The US trade deficit rose 0.8% to $63.4 billion in May from a revised $63.3 billion (initial $63.4 billion) in April. Exports rose 2.4% to $118.7 bln while imports rose 1.8% to $182.5 bln.
Due to record high unit price paid for crude oil, imports of petroleum products and crude oil soared 17% and 20% to a record $27.9 bln and $20 bln respectively. But the exports story had a key role in offsetting soaring oil imports. The 2.4% rise in exports beat the monthly average of 0.9% over the past year, producing the highest monthly percentage rise since December 2004.
Notably, the bilateral trade deficit with key trading partners rose for the most part, with the exception of Canada and Japan, against which the deficit fell 8% and 6% respectively. The trade gap with China rose 4% to $17.7 bln from April and 12% from May of last year. The deific with the Eurozone and the UK increased 16% and 40% respectively from April.
Shaky Geopolitics Destabilize Dollar-Gold Relationship
Despite the resulting rally in the dollar, gold prices rose to a 6 week high of $655.30 per ounce, as geopolitical conditions took a turn to the worse, when Israeli soldiers raided Southern Lebanon for the first time since withdrawing in 2000. The assaults occurred one day after a series of bombings killed 200 people in India. The week began with staunch declarations from Japan vowing to take action against North Korea, before China assumed the lead in directing talks with the North Korean government. The standoff over Iran's nuclear technology may have temporarily stabilized for now, but the armed return of Hizbullah into the Israeli-Palestinian confrontations could culminate into an escalation of vengeful attacks against civilians in Israel, Lebanon and Palestine.
Instead of posing direct threat to the US dollar, the deteriorating geopolitical situation helps stabilize the Swiss franc and precious metals against interest rate-driven optimism in the US dollar. The safe haven argument favoring the franc could extend into the other low interest rate currency -- the Japanese yen -- as the Bank of Japan joins the Swiss National Bank in tightening monetary policies. Consequently, the unwinding of carry trades could manifest into a rising yen, Swiss franc at the expense of the US dollar towards the end of the quarter.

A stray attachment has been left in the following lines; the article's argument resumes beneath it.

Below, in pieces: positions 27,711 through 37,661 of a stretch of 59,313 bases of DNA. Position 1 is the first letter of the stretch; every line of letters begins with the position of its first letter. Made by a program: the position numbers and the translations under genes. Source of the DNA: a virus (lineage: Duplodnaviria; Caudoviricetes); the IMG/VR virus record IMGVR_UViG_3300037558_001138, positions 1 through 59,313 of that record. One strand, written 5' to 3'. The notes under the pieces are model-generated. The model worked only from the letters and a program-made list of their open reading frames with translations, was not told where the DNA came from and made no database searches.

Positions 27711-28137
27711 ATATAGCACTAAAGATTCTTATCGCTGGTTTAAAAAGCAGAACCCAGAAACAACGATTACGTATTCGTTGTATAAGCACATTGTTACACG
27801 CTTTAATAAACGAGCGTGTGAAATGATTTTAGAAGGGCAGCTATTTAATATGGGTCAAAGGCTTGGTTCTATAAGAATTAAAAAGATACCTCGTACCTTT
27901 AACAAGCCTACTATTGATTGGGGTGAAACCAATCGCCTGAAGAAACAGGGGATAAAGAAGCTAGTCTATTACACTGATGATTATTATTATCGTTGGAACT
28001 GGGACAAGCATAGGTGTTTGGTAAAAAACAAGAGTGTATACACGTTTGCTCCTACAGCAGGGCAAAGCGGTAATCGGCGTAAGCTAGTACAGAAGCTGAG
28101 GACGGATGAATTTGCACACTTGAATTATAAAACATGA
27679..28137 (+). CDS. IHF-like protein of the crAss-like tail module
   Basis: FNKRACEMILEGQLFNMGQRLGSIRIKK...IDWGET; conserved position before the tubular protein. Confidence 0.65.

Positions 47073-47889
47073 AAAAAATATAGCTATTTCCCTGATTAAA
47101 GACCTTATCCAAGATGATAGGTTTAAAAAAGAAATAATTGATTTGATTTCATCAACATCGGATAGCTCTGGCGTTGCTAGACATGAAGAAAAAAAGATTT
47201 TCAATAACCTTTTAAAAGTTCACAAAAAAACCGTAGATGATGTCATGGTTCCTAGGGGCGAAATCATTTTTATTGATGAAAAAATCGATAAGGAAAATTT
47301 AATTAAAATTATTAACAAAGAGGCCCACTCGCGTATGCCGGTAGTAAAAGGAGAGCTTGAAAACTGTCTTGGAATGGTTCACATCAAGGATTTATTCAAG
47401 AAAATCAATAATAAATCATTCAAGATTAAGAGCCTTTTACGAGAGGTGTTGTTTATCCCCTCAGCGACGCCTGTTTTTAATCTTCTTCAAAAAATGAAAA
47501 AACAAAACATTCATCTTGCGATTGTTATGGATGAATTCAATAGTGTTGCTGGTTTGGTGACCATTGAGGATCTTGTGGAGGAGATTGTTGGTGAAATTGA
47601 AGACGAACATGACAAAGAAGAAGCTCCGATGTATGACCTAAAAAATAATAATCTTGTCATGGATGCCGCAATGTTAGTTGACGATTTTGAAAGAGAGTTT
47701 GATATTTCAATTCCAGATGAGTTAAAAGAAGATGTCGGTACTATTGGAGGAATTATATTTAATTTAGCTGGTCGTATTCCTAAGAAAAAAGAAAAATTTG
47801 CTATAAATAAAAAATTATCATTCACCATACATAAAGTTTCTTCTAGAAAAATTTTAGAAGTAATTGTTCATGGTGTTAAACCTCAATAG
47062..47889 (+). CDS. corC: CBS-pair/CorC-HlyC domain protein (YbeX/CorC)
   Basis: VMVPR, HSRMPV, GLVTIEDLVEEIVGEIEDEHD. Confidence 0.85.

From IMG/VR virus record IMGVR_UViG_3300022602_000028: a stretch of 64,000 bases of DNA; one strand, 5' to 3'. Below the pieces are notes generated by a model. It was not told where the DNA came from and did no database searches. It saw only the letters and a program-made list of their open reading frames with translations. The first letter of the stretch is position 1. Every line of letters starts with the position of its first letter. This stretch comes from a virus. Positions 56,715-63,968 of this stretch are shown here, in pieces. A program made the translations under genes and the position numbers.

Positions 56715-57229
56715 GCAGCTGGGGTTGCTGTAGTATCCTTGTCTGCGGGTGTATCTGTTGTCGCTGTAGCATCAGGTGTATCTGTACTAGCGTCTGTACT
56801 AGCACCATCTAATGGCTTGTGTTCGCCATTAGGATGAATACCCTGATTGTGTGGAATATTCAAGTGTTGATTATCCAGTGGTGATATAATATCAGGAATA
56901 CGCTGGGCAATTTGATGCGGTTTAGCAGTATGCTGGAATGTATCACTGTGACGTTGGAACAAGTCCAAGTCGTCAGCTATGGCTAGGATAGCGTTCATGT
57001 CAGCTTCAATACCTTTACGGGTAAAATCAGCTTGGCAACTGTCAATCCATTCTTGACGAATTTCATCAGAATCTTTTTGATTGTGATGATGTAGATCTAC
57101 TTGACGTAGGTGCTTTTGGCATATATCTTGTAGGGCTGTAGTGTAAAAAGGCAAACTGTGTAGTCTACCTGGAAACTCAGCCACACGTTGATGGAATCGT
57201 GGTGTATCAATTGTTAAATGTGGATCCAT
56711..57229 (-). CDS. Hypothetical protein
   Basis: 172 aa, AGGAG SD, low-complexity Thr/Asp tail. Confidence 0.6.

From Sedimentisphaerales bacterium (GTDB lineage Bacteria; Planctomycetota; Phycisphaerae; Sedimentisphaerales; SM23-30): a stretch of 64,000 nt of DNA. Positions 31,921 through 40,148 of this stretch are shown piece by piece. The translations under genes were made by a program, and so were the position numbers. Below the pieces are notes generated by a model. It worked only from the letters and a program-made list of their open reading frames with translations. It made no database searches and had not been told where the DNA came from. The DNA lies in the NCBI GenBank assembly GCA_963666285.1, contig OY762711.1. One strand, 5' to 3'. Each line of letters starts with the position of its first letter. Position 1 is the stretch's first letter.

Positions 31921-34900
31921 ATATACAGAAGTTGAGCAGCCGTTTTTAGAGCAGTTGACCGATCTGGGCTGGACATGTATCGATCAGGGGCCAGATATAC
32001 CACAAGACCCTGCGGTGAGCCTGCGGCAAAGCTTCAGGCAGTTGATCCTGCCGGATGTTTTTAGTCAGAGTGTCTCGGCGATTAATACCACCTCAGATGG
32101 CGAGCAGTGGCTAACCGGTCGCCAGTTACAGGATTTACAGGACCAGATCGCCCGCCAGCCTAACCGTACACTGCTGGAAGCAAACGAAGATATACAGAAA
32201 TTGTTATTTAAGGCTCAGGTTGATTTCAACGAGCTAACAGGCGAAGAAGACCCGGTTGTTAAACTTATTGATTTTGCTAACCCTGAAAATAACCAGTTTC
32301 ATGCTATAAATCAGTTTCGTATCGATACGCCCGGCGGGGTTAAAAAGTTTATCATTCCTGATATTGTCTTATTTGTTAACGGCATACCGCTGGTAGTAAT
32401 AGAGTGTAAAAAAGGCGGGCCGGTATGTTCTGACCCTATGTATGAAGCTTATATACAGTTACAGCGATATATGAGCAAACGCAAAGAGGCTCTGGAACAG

In the short term, any dollar downside would be limited by next month's impending Fed hike. The deepening inversion in the US yield curve augurs well for the US currency since it reflects rising probability of a Fed move next month. With 10-year yields at 5.11% and 2 year yields at 5.18%, the inversion is at its deepest since March 1st. The chart below shows a strong positive correlation between the falling EUR/USD exchange rate and the 10-2 year yield differential. Hints on next month's Fed meeting will be obtained from next week's Congressional testimony by Fed Chairman Bernanke and the release of the June FOMC minutes, both of which we expect to maintain the Fed's anti-inflation concerns and maintain a floor for the greenback.
After some rumors indicated that the Bank of Japan would make a smaller than expected rate hike of only 15 bps in its overnight call rate, media reports indicate that the central bank will raise the target by 25 bps to 0.25% and the lift the symbolic discount rate to 0.4-0.5% from the current 0.1%. Considering the extreme cautiousness adopted by Japanese government officials towards any excessive increase in long bond yields and the currency, we see more downside risks in USDJPY leading to the Friday decision rather than after it. Although Japan's government officials are expected to hit the wires on Friday cautioning against the risk of fast appreciation in long term rates, the Japanese currency is likely to gain some ground in anticipation of the central bank decision. But cautiousness ahead of Friday's US data and the North Korea crises; the pair has remains well supported at 114.50 and 113.80.